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Year of St Joseph: Reflection for December

A Little Reflection on St Joseph and Sleep

You will know by now that this year has been declared a special jubilee of St Joseph. I thought that each month I would give a little reflection, so as not to let the year go by unmarked. I’m late starting: the year was declared on December 8th 2020! So this first reflection is for December.

In the month of December we always hear the Christmas story—a story in which St Joseph features prominently. He decides to take Mary as his wife, he realises he must go to Bethlehem to be registered, and then he flees to Egypt to protect the child from danger. St Joseph learns to do all these things while he is asleep! He comes to know the will of God in his dreams.

Satan fears the sleep of St. Joseph. The Devil, of course, is the one who will not do what God asks: arrogantly, the Devil says “I will not serve!” (Jer 2:20). So the Devil falls. He is no longer an angel of light but through disobedience, has become the Prince of Darkness.

We are familiar with the obedience of Our Lady. “Be it done to me according to Your word,” is what she says to the Archangel Gabriel. Her obedience reverses the disobedience of the Devil and all who follow his lies. Mary’s ready and obedient “yes” brings light into the world, Our Saviour.

But what of Saint Joseph’s part in the story? Well we are told that Joseph “had made up his mind” to divorce Mary and go his own way when, while asleep he had a dream. In sleep, he learns to become compliant to God’s will. When he wakes from his sleep the Scriptures tell us: “He did as the angel of the Lord had commanded him. The sleep of St Joseph, his rest, makes all the difference. Through sleep he comes to know God’s will and hence the story of our salvation unfolds (Mt 1:20, 2:13, 19 and 22).

According to the New Testament, St Joseph’s sleep is prayer. It is while asleep that his soul becomes open to God’s grace and can be moulded to do God’s will. St Joseph is not so instantly obedient as Mary but in the mysterious realm of sleep, he comes to know and understand the will of God—to let God have more control of his life.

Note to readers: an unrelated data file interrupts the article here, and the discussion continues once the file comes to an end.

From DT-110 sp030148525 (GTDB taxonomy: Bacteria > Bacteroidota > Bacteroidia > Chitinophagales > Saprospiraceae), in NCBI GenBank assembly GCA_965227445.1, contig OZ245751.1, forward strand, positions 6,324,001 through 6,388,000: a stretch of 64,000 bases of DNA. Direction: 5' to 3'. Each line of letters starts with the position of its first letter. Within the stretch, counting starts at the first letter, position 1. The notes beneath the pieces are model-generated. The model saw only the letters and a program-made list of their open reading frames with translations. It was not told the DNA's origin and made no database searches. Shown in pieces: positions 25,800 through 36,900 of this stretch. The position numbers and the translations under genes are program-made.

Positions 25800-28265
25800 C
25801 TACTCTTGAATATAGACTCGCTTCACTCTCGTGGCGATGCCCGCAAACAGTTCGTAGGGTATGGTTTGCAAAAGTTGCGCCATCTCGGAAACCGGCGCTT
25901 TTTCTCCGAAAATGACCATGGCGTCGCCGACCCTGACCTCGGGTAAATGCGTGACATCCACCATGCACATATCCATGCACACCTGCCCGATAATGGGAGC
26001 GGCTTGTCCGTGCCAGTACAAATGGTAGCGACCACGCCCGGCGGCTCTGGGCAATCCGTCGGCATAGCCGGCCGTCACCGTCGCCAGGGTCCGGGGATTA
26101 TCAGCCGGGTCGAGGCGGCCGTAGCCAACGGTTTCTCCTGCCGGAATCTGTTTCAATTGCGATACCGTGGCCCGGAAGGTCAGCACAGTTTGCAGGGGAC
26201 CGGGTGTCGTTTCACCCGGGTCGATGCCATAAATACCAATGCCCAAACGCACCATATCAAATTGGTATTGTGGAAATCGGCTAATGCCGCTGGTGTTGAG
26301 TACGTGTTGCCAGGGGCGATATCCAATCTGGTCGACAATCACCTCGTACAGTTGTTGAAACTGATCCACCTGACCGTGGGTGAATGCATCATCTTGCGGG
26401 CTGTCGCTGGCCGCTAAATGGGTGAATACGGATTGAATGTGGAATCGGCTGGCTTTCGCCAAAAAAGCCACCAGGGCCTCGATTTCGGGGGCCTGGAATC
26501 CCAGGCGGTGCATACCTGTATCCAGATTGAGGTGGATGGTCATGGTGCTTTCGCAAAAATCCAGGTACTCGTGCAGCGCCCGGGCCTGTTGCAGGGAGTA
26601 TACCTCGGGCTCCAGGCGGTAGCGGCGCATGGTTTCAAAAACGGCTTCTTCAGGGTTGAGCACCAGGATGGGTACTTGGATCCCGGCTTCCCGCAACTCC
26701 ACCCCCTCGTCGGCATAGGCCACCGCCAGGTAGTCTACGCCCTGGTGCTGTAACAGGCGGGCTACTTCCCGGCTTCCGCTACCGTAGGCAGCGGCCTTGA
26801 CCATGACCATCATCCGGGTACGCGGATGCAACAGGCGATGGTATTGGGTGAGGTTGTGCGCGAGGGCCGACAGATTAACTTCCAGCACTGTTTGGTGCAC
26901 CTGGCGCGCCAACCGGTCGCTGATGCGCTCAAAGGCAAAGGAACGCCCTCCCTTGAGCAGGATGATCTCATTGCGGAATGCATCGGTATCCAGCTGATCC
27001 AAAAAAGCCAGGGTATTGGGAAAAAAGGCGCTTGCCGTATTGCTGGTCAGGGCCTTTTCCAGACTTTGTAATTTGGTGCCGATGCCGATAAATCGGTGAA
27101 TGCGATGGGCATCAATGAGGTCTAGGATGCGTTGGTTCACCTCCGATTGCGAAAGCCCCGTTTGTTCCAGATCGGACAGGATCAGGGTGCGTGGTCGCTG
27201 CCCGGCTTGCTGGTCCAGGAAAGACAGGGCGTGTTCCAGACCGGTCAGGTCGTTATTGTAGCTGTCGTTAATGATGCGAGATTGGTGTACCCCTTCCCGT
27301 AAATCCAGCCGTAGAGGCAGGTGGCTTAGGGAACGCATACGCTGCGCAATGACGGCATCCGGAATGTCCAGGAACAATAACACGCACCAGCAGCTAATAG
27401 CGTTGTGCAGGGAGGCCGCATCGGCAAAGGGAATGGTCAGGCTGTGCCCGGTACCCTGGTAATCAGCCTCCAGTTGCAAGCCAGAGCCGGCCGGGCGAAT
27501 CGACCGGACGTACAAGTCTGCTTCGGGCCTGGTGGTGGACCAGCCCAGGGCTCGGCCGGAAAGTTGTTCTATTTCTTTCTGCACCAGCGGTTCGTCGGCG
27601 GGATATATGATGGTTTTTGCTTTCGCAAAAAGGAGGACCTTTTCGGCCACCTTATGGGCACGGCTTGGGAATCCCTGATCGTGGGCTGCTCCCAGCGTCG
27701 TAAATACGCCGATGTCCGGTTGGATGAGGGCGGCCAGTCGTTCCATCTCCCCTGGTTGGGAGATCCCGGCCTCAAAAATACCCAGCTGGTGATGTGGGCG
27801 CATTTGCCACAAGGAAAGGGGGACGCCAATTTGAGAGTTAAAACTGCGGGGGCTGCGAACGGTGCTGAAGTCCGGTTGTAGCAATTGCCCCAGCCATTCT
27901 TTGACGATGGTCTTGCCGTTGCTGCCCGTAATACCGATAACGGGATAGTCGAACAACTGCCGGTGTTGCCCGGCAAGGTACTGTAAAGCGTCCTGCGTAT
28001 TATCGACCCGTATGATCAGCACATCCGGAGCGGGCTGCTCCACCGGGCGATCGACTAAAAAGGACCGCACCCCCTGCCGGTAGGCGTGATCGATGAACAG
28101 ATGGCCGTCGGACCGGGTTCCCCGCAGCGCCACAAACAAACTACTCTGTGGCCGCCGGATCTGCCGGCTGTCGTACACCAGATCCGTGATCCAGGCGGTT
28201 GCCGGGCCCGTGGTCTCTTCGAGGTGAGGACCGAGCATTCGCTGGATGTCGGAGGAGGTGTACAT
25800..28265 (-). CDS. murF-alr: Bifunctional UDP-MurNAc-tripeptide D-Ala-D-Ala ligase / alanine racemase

In recent times, a devotion to St Joseph, under the title of “Sleeping St. Joseph,” has been encouraged by Pope Francis. You will hear more of this is the weeks ahead and perhaps as a parish we can begin this devotion in our Jubilee Year?

The French poet, Charles Peguy wrote about the importance of sleep in an incredible poem called “The Window of the Mystery of Hope”. He saw sleep as the window through which God pours hope and encouragement into our hearts. While we rest God gives us confidence and strength to do his will.

“Just sleep! Why don’t people make use of it? I’ve given this secret to everyone, says God. I haven’t sold it! The one who sleeps well, lives well. The one who sleeps, prays.”

The sleep of St Joseph can teach us modern people important lessons about life. One of the most important lessons is that it is good and right to rest. St Joseph, the worker, was not a workaholic, he liked rest, loved sleep. Sleep refreshes the soul.

God communicates to us most effectively when we relinquish control—sleep and suffering are two occasions when we let his word come through.

In the next couple of weeks I’ll distribute one or two things you will need to start a simple devotion to the Sleeping St Joseph. Until then, take it easy and wait to see what the angels of the Lord might say to you while you slumber.

The picture is of the oil painting “Joseph’s Dream” by Gaetano Gandolfi, ca. 1790.

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